Historian Julia Werner discovered this set of photos in the Jewish Museum in Rendsburg, Germany, and they constitute one of the only visual records we have of the construction of an open-air ghetto. Taken on June 16, 1940, by German soldier Wilhelm Hansen, the photographs track the forced movement of the Jewish population of Kutno, Poland, from their homes to the grounds of an abandoned sugar factory, where they were ordered to set up camp.
When Hansen took these photos, he was a soldier in the Wehrmacht; a year later, he applied for, and was accepted to, membership in the Nazi Party. A longtime amateur photographer, Hansen appears to have made this photographic record for his own purposes, rather than in an official capacity. “Hansen basically spent all day documenting the forced move,” Werner writes. “From these photos, we can infer that Hansen moved around freely and did not try to hide his camera.”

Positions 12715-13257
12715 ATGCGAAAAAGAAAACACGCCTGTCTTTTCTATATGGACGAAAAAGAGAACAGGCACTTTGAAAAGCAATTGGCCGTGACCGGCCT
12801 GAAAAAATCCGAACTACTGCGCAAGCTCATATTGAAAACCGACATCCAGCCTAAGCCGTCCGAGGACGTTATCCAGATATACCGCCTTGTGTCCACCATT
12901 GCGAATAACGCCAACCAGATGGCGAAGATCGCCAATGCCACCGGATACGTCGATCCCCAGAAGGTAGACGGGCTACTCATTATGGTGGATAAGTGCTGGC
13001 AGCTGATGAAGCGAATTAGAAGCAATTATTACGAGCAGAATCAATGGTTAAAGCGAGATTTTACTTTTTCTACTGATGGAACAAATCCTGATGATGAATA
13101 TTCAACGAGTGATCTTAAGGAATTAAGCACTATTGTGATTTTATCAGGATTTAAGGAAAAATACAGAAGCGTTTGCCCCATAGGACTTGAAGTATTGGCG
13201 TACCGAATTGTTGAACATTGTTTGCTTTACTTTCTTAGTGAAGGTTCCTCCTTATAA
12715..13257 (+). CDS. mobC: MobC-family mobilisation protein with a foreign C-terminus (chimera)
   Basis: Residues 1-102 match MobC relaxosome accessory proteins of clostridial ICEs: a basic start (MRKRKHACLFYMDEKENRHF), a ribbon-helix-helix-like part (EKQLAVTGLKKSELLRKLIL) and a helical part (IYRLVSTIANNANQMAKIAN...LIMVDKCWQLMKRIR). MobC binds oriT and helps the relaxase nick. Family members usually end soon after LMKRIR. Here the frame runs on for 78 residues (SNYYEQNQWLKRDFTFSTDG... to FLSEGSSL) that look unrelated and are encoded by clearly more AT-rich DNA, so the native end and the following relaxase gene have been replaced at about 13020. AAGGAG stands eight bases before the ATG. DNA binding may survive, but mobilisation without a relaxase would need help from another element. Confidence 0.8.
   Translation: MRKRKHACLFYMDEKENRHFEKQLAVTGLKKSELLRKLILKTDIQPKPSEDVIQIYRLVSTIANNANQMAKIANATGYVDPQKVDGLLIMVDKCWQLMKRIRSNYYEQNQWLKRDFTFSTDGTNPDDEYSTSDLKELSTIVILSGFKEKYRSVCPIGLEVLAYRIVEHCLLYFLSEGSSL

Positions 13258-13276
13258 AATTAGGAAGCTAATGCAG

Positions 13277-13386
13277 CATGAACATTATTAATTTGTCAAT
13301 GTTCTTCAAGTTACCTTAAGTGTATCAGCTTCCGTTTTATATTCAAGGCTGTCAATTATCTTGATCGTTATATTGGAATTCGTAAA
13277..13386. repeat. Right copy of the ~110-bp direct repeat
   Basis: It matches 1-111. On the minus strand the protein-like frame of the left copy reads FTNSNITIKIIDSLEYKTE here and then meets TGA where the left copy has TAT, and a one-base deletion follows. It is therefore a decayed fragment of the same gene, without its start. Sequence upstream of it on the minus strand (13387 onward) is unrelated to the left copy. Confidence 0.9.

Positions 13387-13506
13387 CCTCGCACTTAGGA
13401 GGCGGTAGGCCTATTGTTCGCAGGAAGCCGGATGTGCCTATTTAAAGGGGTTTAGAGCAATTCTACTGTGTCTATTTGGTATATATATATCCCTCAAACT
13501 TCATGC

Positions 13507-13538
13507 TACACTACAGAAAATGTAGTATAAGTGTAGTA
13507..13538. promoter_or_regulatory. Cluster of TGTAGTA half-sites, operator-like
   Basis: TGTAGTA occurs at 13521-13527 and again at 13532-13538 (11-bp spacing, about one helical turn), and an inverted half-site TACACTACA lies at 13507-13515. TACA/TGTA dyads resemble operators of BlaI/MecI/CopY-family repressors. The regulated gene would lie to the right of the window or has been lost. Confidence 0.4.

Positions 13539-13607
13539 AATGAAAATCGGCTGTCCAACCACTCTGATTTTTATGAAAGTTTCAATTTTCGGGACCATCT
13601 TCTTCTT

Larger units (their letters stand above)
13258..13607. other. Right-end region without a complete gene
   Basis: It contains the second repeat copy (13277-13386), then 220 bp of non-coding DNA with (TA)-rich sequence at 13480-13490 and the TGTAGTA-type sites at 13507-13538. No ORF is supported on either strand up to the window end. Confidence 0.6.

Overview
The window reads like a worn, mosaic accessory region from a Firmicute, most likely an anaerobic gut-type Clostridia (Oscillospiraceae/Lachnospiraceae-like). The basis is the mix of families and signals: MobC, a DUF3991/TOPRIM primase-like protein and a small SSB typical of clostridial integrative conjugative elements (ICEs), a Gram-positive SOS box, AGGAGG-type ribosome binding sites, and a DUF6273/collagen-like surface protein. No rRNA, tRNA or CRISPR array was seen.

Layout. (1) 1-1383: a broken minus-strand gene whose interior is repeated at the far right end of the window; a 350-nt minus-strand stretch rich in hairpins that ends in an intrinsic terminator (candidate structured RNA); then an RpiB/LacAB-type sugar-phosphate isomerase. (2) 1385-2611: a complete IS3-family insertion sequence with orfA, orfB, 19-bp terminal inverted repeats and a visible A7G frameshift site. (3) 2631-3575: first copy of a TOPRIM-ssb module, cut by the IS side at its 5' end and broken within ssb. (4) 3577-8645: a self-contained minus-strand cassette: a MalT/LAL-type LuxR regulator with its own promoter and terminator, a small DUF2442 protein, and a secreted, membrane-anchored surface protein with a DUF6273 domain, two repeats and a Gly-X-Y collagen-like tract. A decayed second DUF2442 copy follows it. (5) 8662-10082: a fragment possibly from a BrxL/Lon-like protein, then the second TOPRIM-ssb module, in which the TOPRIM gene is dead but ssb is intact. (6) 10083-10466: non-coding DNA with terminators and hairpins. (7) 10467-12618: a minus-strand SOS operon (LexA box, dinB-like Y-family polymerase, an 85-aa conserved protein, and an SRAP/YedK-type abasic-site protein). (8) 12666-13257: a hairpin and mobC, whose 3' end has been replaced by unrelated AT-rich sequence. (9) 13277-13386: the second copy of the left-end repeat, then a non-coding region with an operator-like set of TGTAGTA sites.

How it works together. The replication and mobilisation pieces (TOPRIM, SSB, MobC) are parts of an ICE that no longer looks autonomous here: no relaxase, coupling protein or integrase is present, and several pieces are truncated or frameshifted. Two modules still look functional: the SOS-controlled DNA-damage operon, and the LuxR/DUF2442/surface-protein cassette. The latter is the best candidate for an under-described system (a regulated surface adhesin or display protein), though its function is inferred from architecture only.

After WWII, Hansen discovered super-8-film cameras and started to document the local life around Schleswig, gatherings of the local rifle associations, goat breeders, etc. It is unclear and impossible to reconstruct what his motivations were. What we know for a fact is that he didn’t do much with his filmic and photographic material; he archived it and kept it mostly to himself. It is only due to a fortunate coincidence that we have access to these photos today. Jan Fischer, an archeologist and collector who was dealing with Hansen’s sisters house and her belongings after her death, came across his photographic collection and identified their value.
Today you can find about 800 of Hansen’s photographs from the Warthegau in the archive of the Jewish Museum in Rendsburg.
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